ONE MORE SUNSET

Yes, I know my numbers are out of order. That’s the price we pay for trying to work with material coming from the other side of the world. Posts show up late, sometimes a couple of days late and since I can’t control when they wind up in my “inbox,” I just do the best I can. Hope no one minds!

The west-facing road that passes our house and travels from route 146A all the way to Johnston, Rhode Island, a big area for antiques. I don’t go there because I’ll buy something. I don’t go to antique stores, book stores, or art galleries. These are places I find irresistible. Not only do I not have extra money to spend, but I need more antiques like I need a hole in my head.

Along this little road are at least three small towns, all located on a waterway. There is a lot of water around here and it all flows south towards the Atlantic Ocean and exits via Narragansett Bay. Which is, of course,  the outlet of the Blackstone River and almost every other river and stream in the Blackstone Valley.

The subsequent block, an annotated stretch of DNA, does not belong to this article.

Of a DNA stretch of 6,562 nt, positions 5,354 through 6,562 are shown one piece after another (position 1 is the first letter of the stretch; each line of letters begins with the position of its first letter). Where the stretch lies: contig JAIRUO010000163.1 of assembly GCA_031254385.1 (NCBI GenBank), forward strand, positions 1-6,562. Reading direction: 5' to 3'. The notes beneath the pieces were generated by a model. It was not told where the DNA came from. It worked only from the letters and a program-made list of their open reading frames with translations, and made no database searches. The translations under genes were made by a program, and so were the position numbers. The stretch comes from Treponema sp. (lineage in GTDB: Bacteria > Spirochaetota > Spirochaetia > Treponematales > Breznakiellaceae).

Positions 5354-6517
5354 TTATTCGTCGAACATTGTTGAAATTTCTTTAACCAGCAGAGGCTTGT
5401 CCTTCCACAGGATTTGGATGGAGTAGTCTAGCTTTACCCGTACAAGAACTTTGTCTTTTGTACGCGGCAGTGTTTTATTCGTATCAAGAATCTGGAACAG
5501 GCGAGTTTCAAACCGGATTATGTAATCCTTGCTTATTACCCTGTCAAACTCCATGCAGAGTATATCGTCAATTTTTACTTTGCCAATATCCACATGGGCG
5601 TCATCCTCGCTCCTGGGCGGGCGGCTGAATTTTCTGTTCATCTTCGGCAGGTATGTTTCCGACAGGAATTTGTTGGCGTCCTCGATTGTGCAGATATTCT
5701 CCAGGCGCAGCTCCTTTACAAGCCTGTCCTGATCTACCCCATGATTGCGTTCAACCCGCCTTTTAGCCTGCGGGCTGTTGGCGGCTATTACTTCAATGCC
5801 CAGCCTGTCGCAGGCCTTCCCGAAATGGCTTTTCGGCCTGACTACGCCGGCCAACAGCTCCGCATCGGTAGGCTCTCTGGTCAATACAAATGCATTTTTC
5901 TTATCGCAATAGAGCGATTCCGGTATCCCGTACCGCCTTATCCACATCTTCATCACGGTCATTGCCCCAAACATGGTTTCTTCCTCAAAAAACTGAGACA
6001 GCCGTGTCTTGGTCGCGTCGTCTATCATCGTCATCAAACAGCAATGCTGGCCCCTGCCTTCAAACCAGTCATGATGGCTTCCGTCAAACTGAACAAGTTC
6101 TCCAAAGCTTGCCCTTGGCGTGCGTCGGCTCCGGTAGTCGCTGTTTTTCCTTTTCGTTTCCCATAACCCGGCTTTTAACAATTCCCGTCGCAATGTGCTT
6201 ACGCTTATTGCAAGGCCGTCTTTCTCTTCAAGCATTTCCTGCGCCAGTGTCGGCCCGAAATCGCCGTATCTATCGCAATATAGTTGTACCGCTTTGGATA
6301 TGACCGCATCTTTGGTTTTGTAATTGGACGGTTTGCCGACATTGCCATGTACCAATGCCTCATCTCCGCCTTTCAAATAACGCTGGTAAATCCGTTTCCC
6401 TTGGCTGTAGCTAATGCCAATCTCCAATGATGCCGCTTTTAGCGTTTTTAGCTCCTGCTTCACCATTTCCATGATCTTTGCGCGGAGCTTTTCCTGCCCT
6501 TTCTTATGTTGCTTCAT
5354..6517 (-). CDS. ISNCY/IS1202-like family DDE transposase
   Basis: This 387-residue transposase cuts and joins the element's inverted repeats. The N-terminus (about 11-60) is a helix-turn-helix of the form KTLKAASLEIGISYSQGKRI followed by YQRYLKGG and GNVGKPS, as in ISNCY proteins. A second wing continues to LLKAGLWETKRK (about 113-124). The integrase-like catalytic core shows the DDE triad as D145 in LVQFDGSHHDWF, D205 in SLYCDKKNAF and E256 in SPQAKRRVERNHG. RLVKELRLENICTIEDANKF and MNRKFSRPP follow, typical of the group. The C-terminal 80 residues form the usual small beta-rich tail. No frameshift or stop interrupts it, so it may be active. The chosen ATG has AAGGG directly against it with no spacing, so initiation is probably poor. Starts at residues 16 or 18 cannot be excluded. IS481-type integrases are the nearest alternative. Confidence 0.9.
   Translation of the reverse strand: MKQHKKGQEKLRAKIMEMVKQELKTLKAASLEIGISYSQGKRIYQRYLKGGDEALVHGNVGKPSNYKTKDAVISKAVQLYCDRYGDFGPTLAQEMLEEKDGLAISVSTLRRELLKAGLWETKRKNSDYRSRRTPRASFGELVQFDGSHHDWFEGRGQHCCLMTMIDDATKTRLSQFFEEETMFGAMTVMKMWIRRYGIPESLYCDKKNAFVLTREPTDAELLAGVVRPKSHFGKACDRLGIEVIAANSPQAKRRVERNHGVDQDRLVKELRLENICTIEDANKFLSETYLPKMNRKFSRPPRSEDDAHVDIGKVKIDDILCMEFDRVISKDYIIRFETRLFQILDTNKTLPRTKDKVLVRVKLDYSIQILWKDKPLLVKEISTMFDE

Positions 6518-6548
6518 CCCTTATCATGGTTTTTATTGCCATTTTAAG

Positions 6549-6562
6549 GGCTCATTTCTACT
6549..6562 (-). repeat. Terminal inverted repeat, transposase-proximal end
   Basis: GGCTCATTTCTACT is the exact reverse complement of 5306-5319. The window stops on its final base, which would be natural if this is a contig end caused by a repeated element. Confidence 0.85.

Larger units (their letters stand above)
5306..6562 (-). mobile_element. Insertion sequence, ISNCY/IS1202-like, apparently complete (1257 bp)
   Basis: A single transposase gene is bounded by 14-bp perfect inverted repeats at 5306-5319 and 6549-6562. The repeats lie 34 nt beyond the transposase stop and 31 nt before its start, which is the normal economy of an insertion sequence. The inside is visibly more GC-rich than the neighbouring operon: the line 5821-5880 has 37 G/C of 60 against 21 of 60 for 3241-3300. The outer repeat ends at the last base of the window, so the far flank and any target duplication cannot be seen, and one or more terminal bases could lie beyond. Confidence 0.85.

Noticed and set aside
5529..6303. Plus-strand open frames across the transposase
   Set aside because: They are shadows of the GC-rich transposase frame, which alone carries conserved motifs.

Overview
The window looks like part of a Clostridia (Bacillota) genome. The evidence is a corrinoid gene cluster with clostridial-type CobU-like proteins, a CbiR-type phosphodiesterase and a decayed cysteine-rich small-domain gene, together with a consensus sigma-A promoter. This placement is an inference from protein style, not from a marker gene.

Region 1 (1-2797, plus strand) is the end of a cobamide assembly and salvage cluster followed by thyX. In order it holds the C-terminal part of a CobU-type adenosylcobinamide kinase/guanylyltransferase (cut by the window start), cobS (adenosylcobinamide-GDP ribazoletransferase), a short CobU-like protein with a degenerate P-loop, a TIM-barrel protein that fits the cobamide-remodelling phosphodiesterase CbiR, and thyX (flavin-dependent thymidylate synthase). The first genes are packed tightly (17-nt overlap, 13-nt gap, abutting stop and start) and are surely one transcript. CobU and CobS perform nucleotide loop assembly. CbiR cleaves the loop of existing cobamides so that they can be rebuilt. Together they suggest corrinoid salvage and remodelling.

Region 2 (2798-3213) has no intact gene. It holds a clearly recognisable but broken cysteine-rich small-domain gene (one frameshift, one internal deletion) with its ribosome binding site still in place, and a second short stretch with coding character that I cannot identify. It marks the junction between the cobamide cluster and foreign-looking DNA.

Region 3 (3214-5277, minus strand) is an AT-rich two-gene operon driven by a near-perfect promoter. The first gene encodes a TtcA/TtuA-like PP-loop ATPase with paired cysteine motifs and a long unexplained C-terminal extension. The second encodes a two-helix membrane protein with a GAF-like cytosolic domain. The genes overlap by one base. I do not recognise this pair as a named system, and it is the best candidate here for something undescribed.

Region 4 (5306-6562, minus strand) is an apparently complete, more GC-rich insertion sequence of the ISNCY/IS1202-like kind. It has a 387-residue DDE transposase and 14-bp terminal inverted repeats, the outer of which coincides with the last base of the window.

On the road to Rhode Island

In case you didn’t know, the Blackstone Valley runs through two states. It begins at the head of the Worcester Hills in Massachusetts and continues through Rhode Island until it runs into the ocean. Along its route are more rivers most of which are tributaries of the Blackstone. Also interesting are the ponds, lakes, streams, and rivulets, often unnamed. Just more water.

Route 98 runs through inhabited areas. Lots of small farms and tiny groups of homes too small for maps to name them as a village, though most places have a name. A few have no names. They are simply a crossroads with a shop and a couple of houses. But of course, we have towns that look like that too.

HOMEWARD BOUND #7 – Marilyn Armstrong

HOMEWARD BOUND INTO THE SUNSET – BECKY B’S JANUARY SQUARES

It was just another day coming home from the doctor. Our house is due west from the doctor’s office. I knew this because the sun was in our eyes all the way home. I thought it would be dark when we got back, but there was absolutely no traffic and we swept home at a brisk pace.